The new pipe organ for St. Vitus Cathedral in Prague resounded for the first time on Monday in a workshop near Barcelona, in Spain, where the instrument is being built. The pipe organ was commissioned by the Catholic Church and part of its cost, estimated at 80 million crowns, was raised in a public collection.
Band leader Ondřej Havelka, with a look straight out of Jeeves and Wooster, has just reached the age of 65. The singer, actor (he has appeared in several movies), theatre, opera and music video director and tap dancer is the most recognizable proponent of interwar jazz in the Czech Republic and has a repertoire jammed with both domestic and English-language classics. He started out in the mid-1970s with the Original Prague Syncopated Orchestra before in 1995 launching a new group, Ondřej Havelka and his Melody Makers, with whom he continues to regularly
Flags are being flown at half-mast in the Czech Republic and public events have been toned down as Czechs observe a day of mourning for the late pop idol Karel Gott. The singer is being given a funeral with state honours, including a funeral mass at St. Vitus Cathedral, which is for invited guests only. Due to overwhelming interest from the public, people can watch the funeral mass on big screens placed outside the cathedral and Czech Television and Czech Radio will be broadcasting the event live. Karel Gott died on October 1st at the age of 80,
People from all corners of the country are streaming to Prague to pay their last respects to the deceased Czech pop legend Karel Gott, who died of leukaemia last week. Around 2pm, around 14,000 thousand passed by his coffin on public display at Žofín Palace, by mid-day Friday. The hugely popular singer is to receive a funeral with state honours, as Czechs observe a day of mourning on Saturday.
The former political regime in Czechoslovakia deemed much of Western culture “damaging” and “ideologically subversive”, but authorities struggled in particular to control the flood of foreign rock ’n’ roll and pop music. State cultural agencies and censors rarely allowed Western bands to perform here or even play their music on the airwaves. But unofficial channels filled the demand – through illegal imports, home-copying networks and ‘magnetizdat’ – do-it-yourself music. At the same time, state authorities sanctioned Western music when sung by Czech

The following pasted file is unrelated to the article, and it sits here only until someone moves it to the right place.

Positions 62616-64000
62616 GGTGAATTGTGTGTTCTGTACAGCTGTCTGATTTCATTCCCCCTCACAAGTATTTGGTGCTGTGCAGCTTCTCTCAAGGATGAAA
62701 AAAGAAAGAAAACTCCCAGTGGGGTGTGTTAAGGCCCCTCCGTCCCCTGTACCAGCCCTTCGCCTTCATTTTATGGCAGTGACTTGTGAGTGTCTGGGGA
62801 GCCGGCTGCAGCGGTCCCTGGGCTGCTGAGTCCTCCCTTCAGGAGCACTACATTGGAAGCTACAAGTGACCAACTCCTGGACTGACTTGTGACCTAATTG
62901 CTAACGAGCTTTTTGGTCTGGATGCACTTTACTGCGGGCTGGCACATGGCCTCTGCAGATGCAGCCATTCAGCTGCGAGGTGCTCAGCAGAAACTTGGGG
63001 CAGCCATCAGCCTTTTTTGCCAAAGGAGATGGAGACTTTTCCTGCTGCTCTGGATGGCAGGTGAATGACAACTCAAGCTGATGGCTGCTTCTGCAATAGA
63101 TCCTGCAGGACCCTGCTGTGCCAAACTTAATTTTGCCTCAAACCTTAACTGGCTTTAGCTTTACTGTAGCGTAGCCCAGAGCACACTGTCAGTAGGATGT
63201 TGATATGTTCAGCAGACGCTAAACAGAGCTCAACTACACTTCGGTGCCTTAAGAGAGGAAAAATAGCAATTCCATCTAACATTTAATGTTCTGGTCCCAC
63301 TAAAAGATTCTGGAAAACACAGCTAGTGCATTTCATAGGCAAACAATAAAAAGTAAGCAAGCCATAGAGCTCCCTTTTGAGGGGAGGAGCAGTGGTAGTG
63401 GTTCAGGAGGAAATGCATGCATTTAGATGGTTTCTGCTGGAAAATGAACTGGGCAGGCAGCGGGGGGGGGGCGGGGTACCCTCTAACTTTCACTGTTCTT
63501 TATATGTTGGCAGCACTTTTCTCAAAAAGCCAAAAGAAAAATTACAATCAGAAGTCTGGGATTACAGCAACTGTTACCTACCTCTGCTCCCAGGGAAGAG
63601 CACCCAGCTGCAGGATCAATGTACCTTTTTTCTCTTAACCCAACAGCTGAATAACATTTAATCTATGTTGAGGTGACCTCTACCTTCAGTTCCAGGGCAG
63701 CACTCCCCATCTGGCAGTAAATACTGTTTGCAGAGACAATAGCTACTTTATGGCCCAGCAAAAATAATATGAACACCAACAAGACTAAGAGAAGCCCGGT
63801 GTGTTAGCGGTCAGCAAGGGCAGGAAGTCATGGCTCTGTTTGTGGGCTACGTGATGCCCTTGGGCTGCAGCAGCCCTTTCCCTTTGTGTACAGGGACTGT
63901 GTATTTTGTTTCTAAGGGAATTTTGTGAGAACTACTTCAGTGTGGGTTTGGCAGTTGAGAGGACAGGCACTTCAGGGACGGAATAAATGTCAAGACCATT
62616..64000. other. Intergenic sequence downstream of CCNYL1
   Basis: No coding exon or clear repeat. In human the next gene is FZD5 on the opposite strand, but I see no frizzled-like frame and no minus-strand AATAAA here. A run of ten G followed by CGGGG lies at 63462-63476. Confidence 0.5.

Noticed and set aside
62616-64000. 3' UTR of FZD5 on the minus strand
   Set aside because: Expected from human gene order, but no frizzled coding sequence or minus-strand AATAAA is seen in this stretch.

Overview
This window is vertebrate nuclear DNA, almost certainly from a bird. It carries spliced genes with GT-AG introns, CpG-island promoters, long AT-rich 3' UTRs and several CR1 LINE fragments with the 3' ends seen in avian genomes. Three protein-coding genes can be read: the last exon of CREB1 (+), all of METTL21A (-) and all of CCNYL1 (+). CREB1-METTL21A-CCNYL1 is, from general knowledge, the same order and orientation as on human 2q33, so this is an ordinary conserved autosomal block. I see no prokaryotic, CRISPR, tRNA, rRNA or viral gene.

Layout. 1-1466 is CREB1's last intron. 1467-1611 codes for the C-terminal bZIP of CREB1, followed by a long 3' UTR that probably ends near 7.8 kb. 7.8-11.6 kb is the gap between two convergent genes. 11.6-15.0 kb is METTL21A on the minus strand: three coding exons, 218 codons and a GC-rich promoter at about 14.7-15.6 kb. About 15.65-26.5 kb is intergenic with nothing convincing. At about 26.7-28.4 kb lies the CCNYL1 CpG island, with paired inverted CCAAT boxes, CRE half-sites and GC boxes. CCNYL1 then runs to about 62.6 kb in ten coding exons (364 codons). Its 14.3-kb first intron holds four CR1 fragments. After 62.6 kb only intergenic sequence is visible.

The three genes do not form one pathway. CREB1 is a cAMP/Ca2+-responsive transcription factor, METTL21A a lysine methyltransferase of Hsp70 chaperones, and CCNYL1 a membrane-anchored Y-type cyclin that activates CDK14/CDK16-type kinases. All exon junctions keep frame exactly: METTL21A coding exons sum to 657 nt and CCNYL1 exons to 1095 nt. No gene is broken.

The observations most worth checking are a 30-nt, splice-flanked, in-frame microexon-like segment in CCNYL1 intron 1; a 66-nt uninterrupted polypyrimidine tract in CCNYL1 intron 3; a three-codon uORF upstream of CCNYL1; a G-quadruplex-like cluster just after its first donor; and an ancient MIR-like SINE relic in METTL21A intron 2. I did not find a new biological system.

The seventh Signal festival will again bring video mapping and light installations to the streets of Prague, every night from Thursday to Sunday. This year’s edition promises something special in the form of a piece by famous architect Eva Jiřičná, though it will also be overlapping with events linked to the funeral of singer Karel Gott. I discussed all that with Signal founder Martin Pošta, but first asked him about this year’s theme, which is revolution.
Architects Věra Machoninová and Vladimír Machonin designed some of the Czech Republic’s most distinctive modern buildings, including Prague’s Kotva department store and Hotel Thermal in Karlovy Vary. The couple’s legacy is being kept alive today by their granddaughter Marie Kordovská, who campaigns for Thermal in particular to receive sensitive treatment. The Machonins’ architecture is frequently described as Brutalist and when we met, at Kotva, I asked Kordovská if there was anything about their work that made it stand out from the genre, which
Karel Gott, the undisputed king of Czech pop music, passed away this week at the age of 80. Over the course of a career spanning nearly six decades, the celebrated showman sold tens of million of albums. Known as the “Golden Voice of Prague” at home, he was voted the country's most popular singer a record 42 times. He also had legions of fans across Europe, especially in Russia and Germany, where he was known as “The Bohemian nightingale”. We take a look back at his extraordinary musical legacy.
The popularity of disaster movies shows how people are fascinated by catastrophes, natural and otherwise. Now there’s a permanent exhibition by the City of Prague Museum called “Prague on Fire” which gives visitors a multimedia experience of the history of the city’s devastating fires. It’s located in a 17th century water tower officially called the “New Mill Water Tower” though of course it’s not new anymore.